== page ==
Why travelers keep on trekking to the southwestern United States

Any passionate explorer will tell you that it’s the unique desert landscapes of the southwestern United States that keep drawing them back to the region. Shaped by water, wind and millions of years, the national parks of Death Valley, Zion’s canyons, and the dramatic boulders of Joshua Tree, each has a story to tell.

Best explored in the cooler seasons of winter and fall, it’s the perfect time before the burning hot sun of the summer begins to shine and make it a little more difficult to hike and explore.

Death Valley covers 3,000 square miles. Each year 1.3 million visitors come to the Death Valley National Park located at below sea level. Death Valley’s Badwater Basin is actually located at 282 feet (86 m) below sea level. The climate is subtropical, desert temperatures.

From the Badwater Basin’s salt flats to the Ubehebe Crater, Death Valley offers some of the strangest and magical landscapes. The Ubehebe Crater is a 600 foot deep crater depression once believed to be inactive but now geologists think it is more active than previously thought.

Also fascinating to see is the Devil’s Golf Course which, like the Badwater Basin offers a fascinating view of the salt-crusted surface. Other places not to miss when touring the Death Valley National Park are the Mesquite Flat Sand Dunes, the Natural Bridge and the Mosaic Canyon.

Other parts of the Death Valley Park worth exploring and capturing photos of desert landscapes are the red colored mountain ranges, the steam rising out of Furnace creek and the sand dunes further along will give you an idea of what to expect.

If you are traveling by car, drive east of Furnace Creek on Highway 190, stop the car at Zabriskie’s Point, probably one of the most well known sites of the Death Valley.  There is a lookout point, a short walk up the hill so it can be easily accessed. The ribbon-like white rock formations of the mountain chain are a natural wonder to behold.
Another not to be missed vista is Dante’s View is located at the top of a winding, narrow mountain road. It offers one of the most most spectacular views you’ll find of  the mountains of the desert.

Where to Stay?

Furnace Creek Resort Inn at Furnace Creek is an AAA rated four diamond resort in the center of Death Valley now open year round.  It’s a historic hotel built in 1927 with palm trees, swimming pools and a golf course. It appears to be almost located in the middle of nowhere in the desert.  Across the road, one can see from the steam rising out of Furnace Creek.

The Ranch at Furnace Creek offers cabins, standard and deluxe rooms as well as campgrounds.  The campgrounds also provide full hookups for RV parking.

Other lodging available in Death Valley National Park:  Stovepipe Wells Village concession with resort accommodation and some RV camping.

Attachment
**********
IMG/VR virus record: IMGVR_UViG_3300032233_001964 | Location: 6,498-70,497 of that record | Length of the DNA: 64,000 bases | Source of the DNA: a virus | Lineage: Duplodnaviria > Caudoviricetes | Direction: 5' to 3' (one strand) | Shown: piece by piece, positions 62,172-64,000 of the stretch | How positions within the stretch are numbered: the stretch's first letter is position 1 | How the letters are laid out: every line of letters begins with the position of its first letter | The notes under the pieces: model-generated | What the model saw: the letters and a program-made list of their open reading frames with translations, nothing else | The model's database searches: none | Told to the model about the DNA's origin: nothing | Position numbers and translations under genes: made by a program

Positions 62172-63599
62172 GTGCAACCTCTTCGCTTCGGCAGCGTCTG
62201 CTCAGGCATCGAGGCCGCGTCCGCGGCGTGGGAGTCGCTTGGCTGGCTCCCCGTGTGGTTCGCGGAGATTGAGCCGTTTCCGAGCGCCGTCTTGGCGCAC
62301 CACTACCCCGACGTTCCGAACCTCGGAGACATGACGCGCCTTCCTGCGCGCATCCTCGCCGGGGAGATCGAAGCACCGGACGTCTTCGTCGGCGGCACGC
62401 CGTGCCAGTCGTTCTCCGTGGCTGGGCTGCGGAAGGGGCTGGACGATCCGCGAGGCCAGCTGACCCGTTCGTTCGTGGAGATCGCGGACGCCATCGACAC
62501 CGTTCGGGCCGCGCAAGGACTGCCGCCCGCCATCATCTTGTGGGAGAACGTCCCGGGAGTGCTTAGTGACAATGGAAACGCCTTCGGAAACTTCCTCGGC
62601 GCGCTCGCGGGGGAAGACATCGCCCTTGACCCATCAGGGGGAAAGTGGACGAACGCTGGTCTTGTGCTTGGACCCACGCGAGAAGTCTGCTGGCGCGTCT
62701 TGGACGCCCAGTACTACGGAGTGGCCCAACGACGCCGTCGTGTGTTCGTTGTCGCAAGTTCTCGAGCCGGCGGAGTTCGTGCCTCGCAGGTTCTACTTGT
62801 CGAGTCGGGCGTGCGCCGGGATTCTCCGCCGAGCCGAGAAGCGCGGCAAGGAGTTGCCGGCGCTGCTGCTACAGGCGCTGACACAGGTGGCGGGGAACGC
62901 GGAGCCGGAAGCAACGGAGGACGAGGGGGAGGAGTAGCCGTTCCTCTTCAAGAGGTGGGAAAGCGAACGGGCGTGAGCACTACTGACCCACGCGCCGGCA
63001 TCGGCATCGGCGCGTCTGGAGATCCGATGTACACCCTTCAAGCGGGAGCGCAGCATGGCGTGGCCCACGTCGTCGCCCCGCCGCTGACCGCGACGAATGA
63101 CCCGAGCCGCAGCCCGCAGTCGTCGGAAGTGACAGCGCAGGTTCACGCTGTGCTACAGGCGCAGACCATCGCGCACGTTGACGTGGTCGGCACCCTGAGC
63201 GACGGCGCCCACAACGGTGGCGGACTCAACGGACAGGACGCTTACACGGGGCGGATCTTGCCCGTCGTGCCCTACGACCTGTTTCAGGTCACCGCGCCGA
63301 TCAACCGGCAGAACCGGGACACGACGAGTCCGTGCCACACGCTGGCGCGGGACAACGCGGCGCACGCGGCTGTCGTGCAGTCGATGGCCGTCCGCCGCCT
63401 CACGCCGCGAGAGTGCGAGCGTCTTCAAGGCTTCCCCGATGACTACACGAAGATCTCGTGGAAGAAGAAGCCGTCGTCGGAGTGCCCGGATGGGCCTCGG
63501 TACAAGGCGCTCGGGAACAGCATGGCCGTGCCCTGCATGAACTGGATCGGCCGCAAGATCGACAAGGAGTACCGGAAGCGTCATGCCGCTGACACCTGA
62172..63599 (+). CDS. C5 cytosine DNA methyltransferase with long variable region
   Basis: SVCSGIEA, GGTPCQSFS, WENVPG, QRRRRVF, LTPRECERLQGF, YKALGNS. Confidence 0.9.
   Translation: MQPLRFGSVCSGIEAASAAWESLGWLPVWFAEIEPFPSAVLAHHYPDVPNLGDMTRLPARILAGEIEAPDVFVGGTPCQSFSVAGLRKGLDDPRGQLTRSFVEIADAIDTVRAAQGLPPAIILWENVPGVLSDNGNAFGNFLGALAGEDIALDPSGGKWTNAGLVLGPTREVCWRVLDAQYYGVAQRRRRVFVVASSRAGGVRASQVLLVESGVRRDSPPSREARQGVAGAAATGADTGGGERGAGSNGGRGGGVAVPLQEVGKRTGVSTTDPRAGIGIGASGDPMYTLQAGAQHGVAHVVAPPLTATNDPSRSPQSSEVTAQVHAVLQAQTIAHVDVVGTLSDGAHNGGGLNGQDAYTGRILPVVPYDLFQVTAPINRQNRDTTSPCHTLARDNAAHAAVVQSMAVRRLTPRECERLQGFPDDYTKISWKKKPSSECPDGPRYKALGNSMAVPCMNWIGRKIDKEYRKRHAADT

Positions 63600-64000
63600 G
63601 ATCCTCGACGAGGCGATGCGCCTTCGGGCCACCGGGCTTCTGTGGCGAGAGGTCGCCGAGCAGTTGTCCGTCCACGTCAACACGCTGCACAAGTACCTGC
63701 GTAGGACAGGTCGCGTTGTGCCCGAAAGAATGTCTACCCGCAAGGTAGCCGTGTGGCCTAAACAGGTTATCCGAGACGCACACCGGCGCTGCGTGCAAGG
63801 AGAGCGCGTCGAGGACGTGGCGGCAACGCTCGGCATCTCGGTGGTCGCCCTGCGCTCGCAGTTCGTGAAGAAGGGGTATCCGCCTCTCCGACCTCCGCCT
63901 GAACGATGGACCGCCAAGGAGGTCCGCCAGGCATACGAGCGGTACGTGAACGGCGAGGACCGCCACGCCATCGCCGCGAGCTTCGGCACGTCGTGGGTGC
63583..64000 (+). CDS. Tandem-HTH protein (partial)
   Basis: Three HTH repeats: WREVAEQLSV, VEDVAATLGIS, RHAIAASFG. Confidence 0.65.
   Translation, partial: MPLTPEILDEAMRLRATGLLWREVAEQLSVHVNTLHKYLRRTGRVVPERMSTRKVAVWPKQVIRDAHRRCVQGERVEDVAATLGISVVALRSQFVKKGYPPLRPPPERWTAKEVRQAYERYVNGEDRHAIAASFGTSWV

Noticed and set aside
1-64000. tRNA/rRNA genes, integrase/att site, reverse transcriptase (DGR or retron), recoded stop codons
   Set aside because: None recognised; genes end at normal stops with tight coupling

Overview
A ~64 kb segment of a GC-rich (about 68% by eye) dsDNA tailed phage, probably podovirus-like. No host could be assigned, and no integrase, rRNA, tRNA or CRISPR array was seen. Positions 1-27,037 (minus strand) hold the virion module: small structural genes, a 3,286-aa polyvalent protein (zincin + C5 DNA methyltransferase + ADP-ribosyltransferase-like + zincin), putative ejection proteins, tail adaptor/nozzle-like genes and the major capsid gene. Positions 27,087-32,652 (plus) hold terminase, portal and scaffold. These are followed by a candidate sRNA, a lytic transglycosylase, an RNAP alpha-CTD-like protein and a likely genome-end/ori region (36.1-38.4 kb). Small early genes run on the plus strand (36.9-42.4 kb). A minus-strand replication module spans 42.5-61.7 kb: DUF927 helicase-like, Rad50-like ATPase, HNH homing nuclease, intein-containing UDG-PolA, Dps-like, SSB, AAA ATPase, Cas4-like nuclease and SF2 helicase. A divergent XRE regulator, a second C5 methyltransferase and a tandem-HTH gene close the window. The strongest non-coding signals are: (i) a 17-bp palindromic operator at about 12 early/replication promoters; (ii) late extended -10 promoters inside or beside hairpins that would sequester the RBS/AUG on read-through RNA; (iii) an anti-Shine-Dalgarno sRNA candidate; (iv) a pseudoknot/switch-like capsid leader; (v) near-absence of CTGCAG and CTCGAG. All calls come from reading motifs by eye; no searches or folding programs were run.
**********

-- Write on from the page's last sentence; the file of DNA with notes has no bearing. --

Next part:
Rustic cabins and campground lodgings can be found at Panamint Springs Resort in Death Valley.

Zion National Park in Utah is another wonder of the American southwest landscapes. This national park covers 229 square miles. Zion park received about 4.5 million visitors each year. The Park elevations range from 3,666 to 8,726 feet above sea level.

For centuries, people have sought relief from the sweltering heat in Zion park. The base of the park was formed when the Virgin River cut through the canyon, deepening the landscape. The park can best be seen by shuttle bus which is offered at no charge to tourists.

An interesting place to hike in the park include the Observation Point, a 2,148 foot elevation up the eastern wall of Zion Canyon. It is a challenging hike but at the top of Observation Point, a hiker will be rewarded with marvelous views of Echo Canyon, the bizarre White Cliffs and Angels Landing.

Also to be explored are The Narrows, the Virgin River’s slot canyon with limestone walls. Hiking shoes and a walking stick are recommended as one wades through the waters of the River.

Not to be missed: the Emerald Pools, small waterfall ponds of brightly colored green (colored by the microalgae).
The Weeping Rocks, a large arched alcove trimmed with lush hanging gardens from the sandstone walls surely one of the most photographed locations in Zion National Park.

Where to stay?

There are more than 38 hotels in Zion National Park as well as campgrounds with RV hookups and Air BnB’s. Needless to say, there is plenty of lodging nearby the Park, too many to mention here in this article.

The Joshua Tree National Park covers some 1,235.4 square miles in southeastern California. This park is located at the conjunction of distinct desert ecosystems, the Mojave and the Colorado deserts.
The Joshua Tree is a unique desert tree of twisted branches commonly found in the deserts of the southwestern U.S.

Key sites to view in the Joshua Tree National Park include the Coachella Valley. The boulders of Hidden Valley offer fascinating hiking trails. The Joshua Tree Park offers opportunities not only for hiking but also birding, astronomy, desert animal wildlife, climbing, camping and photography.

The incredible topography is comprised of giant boulders of magical rocks jutting upwards, formed by colliding tectonic plates which creates huge labyrinths, sculpted by the wind and time. See more of these gigantic rock formations at Park Boulevard, Skull Rock, Cap Rock, Arch Rock and the Wonderland of Rocks sites.

Cottonwood Springs Oasis, the Oasis of Mars and Lost Palms Oasis offer spectacular views, desert fauna and springs on the hiking trails.

Where to Stay?

Lodgings in the Joshua Tree are plentiful, in the way of hotels, motels, campgrounds and rustic cabins.

The best times to visits the southwestern deserts are the winter and shoulder-seasons because of the high summer temperatures. Be prepared to explore these unique desert landscapes: bring your camera, plenty of sunscreen, a sun hat, sunglasses and good hiking shoes.

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